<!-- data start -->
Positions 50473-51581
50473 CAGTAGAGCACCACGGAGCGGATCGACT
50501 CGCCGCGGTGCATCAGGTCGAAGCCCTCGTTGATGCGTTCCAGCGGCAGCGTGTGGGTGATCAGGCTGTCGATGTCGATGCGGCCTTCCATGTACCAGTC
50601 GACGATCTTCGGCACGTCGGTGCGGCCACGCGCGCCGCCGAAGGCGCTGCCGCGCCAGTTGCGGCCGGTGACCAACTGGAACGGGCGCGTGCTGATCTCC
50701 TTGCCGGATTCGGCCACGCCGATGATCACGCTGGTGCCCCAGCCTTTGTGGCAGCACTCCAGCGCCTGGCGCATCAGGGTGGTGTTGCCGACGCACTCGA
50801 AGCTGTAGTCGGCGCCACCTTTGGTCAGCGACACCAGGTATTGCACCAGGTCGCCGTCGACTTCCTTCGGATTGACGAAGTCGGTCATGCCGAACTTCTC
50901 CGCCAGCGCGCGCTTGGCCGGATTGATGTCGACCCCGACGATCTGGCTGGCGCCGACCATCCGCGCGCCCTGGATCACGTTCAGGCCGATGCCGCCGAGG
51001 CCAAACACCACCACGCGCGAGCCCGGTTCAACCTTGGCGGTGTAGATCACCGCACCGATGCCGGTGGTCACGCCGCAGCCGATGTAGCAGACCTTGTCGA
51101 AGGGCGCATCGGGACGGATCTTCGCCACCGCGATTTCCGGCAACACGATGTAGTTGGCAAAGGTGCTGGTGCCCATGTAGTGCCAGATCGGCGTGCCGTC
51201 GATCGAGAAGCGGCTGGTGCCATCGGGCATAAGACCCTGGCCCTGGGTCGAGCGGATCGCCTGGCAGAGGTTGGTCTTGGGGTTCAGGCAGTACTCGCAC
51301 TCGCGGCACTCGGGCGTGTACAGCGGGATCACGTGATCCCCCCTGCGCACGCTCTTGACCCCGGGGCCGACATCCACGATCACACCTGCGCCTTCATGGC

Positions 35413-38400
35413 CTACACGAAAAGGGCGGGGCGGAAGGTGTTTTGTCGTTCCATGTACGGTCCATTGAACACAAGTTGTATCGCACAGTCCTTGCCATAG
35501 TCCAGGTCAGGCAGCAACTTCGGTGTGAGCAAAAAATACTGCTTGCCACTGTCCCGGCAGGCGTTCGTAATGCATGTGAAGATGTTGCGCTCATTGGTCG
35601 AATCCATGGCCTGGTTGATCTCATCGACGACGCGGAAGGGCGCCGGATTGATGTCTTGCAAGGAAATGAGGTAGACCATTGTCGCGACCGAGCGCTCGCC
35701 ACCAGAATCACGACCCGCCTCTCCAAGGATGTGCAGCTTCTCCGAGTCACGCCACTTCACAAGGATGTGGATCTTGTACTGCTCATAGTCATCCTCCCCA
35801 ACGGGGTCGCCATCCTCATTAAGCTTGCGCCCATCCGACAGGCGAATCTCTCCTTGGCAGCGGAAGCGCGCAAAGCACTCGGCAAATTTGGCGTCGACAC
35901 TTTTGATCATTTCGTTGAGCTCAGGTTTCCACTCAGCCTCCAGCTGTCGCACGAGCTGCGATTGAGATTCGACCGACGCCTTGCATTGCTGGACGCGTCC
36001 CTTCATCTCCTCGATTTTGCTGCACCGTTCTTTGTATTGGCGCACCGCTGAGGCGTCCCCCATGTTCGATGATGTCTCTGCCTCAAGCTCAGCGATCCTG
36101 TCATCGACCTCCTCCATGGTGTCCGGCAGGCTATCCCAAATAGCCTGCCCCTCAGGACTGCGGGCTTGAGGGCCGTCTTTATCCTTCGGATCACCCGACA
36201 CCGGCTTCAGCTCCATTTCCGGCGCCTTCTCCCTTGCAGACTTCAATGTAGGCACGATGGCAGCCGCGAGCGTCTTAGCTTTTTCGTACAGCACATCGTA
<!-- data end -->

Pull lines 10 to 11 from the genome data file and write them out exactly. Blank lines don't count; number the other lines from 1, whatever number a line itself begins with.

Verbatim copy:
51201 GATCGAGAAGCGGCTGGTGCCATCGGGCATAAGACCCTGGCCCTGGGTCGAGCGGATCGCCTGGCAGAGGTTGGTCTTGGGGTTCAGGCAGTACTCGCAC
51301 TCGCGGCACTCGGGCGTGTACAGCGGGATCACGTGATCCCCCCTGCGCACGCTCTTGACCCCGGGGCCGACATCCACGATCACACCTGCGCCTTCATGGC